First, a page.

Posts Tagged 'lost wax process'

How It's Made: Sacred Bronzes of India

When you enter the Southeastern Asian galleries located on the third floor of the Museum, an instant calm envelops you.  The gallery is full of stone and bronze figures choreographed in slow and quiet poses.  It’s almost like stumbling upon a yoga class, where each figure is in a tranquil pose and reaching for spiritual awareness. 

Image of the Southeastern Asian Galleries at the Dallas Museum of Art

I am most drawn to the bronze sculptures of the collection, and I’d like to share how they were made.  As with most metal sculptures throughout history, the sacred bronzes of India were made with the ancient technique of the lost-wax process.  The lost-wax process served as an integral part of the Hindu religion during the Chola dynasty, which reigned between the ninth and thirteenth centuries, due to the desire for portable images of deities.

These bronze figures were created for worship and were housed in stone temples.  Oftentimes, they were removed from the temples for use in ceremonies, acting as processional gods to the people of India.  Our very own Shiva Nataraja is a perfect example of a processional bronze.   For more information on how these bronze objects were used in ceremonies, read Hannah’s blog post on Thursday.

Shiva Nataraja, Dallas Museum of Art

Shiva Nataraja, India, c. 1100, Dallas Museum of Art, gift of Mrs. Eugene McDermott, the Hamon Charitable Foundation, and an anonymous donor in honor of David T. Owsley, with additional funding from The Cecil and Ida Green Foundation and the Cecil and Ida Green Acquisition Fund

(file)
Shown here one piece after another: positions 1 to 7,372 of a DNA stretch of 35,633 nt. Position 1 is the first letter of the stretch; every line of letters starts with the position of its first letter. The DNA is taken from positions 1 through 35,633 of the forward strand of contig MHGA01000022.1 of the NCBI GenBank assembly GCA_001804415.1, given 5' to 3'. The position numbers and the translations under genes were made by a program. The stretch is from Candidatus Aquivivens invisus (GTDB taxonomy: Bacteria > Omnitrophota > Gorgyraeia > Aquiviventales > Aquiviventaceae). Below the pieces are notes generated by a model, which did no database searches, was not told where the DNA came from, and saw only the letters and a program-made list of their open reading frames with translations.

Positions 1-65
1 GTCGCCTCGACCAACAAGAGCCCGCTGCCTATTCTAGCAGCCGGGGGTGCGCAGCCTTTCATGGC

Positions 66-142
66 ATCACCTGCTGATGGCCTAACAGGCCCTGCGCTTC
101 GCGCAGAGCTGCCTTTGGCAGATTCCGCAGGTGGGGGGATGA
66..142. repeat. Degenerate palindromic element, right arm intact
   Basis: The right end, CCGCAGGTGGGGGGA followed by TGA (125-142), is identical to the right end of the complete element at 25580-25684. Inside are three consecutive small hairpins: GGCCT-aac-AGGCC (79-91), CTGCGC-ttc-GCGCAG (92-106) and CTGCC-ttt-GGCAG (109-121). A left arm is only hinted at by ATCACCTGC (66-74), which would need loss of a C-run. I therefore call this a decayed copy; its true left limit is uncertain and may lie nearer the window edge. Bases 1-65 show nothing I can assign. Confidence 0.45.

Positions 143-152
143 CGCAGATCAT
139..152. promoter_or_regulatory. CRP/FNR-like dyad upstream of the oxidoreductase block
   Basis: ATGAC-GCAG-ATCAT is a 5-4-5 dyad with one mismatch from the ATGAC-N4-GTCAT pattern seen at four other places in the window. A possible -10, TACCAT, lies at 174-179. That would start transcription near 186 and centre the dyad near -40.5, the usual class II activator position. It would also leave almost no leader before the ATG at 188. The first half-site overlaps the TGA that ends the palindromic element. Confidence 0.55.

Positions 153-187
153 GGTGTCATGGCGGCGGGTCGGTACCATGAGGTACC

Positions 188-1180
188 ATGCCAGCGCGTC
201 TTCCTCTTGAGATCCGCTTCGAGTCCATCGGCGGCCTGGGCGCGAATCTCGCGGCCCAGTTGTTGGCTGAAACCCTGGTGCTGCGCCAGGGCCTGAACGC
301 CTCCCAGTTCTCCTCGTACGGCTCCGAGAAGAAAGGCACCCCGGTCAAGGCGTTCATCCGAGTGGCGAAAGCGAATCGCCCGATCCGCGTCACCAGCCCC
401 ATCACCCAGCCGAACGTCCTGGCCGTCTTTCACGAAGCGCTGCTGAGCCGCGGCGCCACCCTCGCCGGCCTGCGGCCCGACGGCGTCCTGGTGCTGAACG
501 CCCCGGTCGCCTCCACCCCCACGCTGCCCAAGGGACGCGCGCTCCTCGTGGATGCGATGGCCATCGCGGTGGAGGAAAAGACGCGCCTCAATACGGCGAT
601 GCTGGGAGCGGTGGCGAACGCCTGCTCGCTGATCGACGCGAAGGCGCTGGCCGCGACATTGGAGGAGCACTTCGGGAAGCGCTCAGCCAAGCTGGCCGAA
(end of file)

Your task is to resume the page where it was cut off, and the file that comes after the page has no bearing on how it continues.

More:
Lost-wax Process

The lost-wax process is a technique that seems to be as old as time.  It’s estimated that the earliest work created in this technique dates back to around 3500 B.C. in modern day Pakistan, and it is a common application for sculptors today.  One of the oldest works we have in the Museum dates back to 2000 B.C. and can be found in Silk Road installation on the third floor. 

The process begins with “prepared wax,” a mixture of hard beeswax and resin.  The sculptor gently heats the wax to create a malleable material for molding.  After an area of the object is finished, it is dipped into a cold basin of water to harden the wax.  This alternation of heating and cooling continues until the entire figure is assembled.   The sculptor will then go back and add details with wooden tools to finalize the figure. 

Once the object is ready for the mold, sprues (which are tubular forms of wax that allows liquid metal to flow from one end to another) are applied to the figure to ensure that the molten metal will reach all parts of the figure.  The sculptor then meticulously applies several layers of clay to build up a mold, leaving a small hole to allow for the burn-out process.  When the clay is bone-dry, the mold is fired to harden the clay and to burn-out the wax.  This method allows the wax to flow out, leaving a hollowed clay mold. 

Next, metalworkers melt a mixture of copper, lead, and tin (and in some cases, gold and silver too) in a crucible and then carefully pour the molten metal into the same hole the wax was released from.  Metal cools relatively fast, so if you have a large object, you have to make sure you have enough melted metal!  Once the metal is cooled, the clay shell is broken and the sculpture is revealed.  Every bronze sculpture is unique, as the clay molds cannot be reused.  To complete the work, the sculptor must cut off the sprues and sand the surface smooth, readying the object for the final application of polishing and wax.